The numbers cannot be argued with. Black men and women, despite Trump’s bigotry, shifted toward Trump. Latinos did as well. In 2016, Hillary Clinton won 79 percent of the vote in Texas’s Starr County, an overwhelmingly Latino area that borders Mexico. In 2020, Trump captured 47 percent of the vote, nearly winning it outright. After barely winning North Carolina’s Robeson County, home to the Lumbee tribe, Trump won 59 percent of the vote in 2020, easily breezing past Biden … And most notably, Trump significantly improved his margins in Latino Miami-Dade County, enough to win him Florida. Trump managed, despite a collapsing economy and an out of control COVID-19 pandemic, to grow his share of the Black and Latino vote.—Ross Barkin
In the Midwest, Trump received the votes of one in three black men and, as Musa al-Gharbi has pointed out, “when a black woman was on a major party ticket for the first time in US history, the margin between Democrats and Republicans among black women shifted 9 percentage points … towards Trump.” Trump’s overall support from African Americans rose 4 percentage points between 2016 and 2020. Perhaps just as surprisingly, Trump’s support among white men declined by 8 percentage points: in 2016 he won white men by 31 percentage points and in 2020 by 23. Biden gained ground with both non-college-educated and college-educated white men, reducing Trump’s support among the former from 48% to 42% and among the latter from 14% to 3%.
What conclusions might we draw from such findings? Barkin notes that many voters, including blacks and Latinos, agree with Trump’s immigration policies; conservatives agree with his Supreme Court choices and others buy his faux-populist persona. We might add that many Latinos in Starr county have good jobs with the US Border Patrol and that many of those who work in the oilfields believe that a Biden presidency will threaten their livelihoods. Al-Gharbi sees these numbers as part of a longer trend. Support for Democratic candidates among black and Hispanic voters declined in 2010, 2012 and 2014.
There is a further conclusion we might draw: it is time to give up our obsession with social identities. We clearly need to give up on essentialized versions wherein all blacks or Latinos think and vote alike. But we should also recognize that not only are such identities social constructions, they are not always helpful social constructions.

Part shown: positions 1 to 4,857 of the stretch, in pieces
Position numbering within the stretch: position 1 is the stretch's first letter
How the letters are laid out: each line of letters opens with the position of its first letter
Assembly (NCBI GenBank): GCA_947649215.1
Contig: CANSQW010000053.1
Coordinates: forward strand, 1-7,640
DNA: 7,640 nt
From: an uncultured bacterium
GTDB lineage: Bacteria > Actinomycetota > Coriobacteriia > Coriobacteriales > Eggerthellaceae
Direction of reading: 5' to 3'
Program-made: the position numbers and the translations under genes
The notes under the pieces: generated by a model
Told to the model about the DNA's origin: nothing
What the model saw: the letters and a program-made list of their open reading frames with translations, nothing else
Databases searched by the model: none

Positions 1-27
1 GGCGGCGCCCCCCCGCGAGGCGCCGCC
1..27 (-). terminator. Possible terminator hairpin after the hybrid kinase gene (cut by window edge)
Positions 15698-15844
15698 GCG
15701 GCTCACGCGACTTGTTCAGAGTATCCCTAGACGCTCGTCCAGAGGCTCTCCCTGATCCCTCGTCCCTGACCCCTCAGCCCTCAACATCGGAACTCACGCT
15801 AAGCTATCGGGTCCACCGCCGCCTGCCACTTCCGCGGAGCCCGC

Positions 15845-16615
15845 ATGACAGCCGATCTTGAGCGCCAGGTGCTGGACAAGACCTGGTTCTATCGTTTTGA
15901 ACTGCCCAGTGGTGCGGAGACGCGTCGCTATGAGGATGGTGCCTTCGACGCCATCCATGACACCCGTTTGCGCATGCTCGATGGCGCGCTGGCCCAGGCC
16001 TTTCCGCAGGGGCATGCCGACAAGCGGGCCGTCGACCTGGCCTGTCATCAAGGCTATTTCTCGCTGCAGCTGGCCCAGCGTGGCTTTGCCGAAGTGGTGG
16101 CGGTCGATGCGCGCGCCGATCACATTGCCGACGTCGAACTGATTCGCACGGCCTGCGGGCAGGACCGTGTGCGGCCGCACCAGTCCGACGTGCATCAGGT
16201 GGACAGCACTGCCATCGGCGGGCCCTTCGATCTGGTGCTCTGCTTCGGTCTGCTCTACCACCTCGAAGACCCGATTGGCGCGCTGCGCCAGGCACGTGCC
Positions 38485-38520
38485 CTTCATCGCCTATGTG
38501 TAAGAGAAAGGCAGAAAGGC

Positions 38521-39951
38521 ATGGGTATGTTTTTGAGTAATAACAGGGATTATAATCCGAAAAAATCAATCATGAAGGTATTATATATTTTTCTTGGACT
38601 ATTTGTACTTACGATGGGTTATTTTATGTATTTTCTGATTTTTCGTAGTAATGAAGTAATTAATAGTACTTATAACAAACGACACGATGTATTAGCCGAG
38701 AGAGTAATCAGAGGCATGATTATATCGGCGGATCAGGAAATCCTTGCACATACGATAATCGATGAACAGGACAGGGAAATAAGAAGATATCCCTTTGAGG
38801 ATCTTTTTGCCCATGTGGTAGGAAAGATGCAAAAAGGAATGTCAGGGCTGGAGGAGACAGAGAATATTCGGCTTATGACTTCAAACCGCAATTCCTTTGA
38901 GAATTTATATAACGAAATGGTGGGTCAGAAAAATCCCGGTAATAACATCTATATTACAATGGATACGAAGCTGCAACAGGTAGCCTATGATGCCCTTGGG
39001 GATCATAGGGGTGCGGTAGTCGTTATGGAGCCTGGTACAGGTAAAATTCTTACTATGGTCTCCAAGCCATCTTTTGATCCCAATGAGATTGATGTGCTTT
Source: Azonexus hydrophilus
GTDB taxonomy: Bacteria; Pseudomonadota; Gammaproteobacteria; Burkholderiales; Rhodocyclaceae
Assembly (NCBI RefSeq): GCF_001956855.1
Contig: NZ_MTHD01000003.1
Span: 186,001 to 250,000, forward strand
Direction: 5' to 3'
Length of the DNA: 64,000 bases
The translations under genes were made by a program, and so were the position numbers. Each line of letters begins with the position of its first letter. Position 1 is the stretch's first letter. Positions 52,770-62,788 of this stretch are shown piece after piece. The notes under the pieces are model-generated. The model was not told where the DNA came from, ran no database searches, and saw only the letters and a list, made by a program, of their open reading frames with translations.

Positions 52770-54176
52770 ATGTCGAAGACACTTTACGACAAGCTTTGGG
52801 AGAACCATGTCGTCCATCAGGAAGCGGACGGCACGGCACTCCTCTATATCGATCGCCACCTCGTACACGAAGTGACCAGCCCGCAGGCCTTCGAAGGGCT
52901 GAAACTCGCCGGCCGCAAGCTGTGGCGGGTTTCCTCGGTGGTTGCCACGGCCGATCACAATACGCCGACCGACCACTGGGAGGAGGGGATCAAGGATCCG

Take a Hispanic or Latino identity, a construction of the 1970s alliance between activist groups and the Nixon administration. For the 2020 census, “Hispanic, Latino or Spanish origin … includes all individuals who identify with one or more nationalities or ethnic groups originating in Mexico, Puerto Rico, Cuba, Central and South America, and other Spanish cultures.” As examples it lists Mexicans, Mexican Americans, Puerto Ricans, Cubans, Salvadorans, Dominicans, Colombians, Guatemalans, Hondurans, Spaniards, Ecuadorians, Peruvians and Venezuelans “etc.”
Clearly, there is little reason to expect a Puerto Rican Manhattanite to hold the same political views as a Mexican American in south Texas. Nevertheless, political scientist Juan Carlos Huerta notes that, “The Latino population … overall still voted for Biden. The one big racial ethnic group that didn’t vote for Biden and voted for Trump is white voters … How come white people are so Republican?” Huerta, alongside authors like Robin DiAngelo on the one hand and white supremacists on the other, demands that those of European descent (excluding Spaniards) occupy a white ethnic category, which in effect allows them only the choice of weaponizing their whiteness or facing up to its fragility. Still, the vagueness of the “etc.” at the end of that census definition of “Hispanic, Latino, or Spanish origin” recalls the difficulties faced by the Supreme Court in United States v. Bhagat Singh Thind in 1923. Under the laws in operation at that time, to become a naturalized citizen a person had to be white. The Court made various unsuccessful attempts to define what they meant by a “free, white person,” before resorting to the statement that it was whatever the founders “must have had affirmatively in mind” by that phrase.